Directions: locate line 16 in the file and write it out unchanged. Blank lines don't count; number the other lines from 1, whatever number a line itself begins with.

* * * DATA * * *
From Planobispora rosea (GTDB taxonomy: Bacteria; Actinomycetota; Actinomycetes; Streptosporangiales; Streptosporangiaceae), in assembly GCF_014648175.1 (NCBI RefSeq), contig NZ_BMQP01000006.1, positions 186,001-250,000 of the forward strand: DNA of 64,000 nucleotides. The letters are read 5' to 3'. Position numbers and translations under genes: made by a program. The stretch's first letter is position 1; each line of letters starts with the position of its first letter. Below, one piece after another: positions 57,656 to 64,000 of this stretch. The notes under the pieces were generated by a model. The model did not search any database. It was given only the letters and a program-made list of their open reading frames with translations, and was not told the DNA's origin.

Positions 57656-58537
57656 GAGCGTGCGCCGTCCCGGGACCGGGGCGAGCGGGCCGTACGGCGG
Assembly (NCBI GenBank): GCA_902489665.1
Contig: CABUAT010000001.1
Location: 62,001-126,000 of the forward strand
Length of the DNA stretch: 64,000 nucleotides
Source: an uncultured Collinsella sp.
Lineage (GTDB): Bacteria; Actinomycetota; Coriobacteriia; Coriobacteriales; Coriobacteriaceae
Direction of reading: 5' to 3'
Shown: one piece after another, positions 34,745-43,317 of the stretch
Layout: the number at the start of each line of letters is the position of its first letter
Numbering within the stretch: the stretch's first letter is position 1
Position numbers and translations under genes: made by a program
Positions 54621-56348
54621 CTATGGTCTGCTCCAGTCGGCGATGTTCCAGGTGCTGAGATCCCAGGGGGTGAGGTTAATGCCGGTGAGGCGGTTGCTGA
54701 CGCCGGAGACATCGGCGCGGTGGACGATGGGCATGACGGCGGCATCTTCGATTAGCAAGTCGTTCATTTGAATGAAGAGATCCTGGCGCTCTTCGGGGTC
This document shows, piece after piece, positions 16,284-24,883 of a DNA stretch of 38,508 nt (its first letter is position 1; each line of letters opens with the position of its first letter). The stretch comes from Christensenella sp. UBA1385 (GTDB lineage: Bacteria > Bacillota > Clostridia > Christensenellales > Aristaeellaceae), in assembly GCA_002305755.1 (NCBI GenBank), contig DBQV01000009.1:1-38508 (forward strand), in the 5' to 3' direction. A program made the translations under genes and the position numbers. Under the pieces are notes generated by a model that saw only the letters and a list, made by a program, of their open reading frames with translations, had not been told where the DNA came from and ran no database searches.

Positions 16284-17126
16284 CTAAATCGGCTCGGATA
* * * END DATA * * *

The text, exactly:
54621 CTATGGTCTGCTCCAGTCGGCGATGTTCCAGGTGCTGAGATCCCAGGGGGTGAGGTTAATGCCGGTGAGGCGGTTGCTGA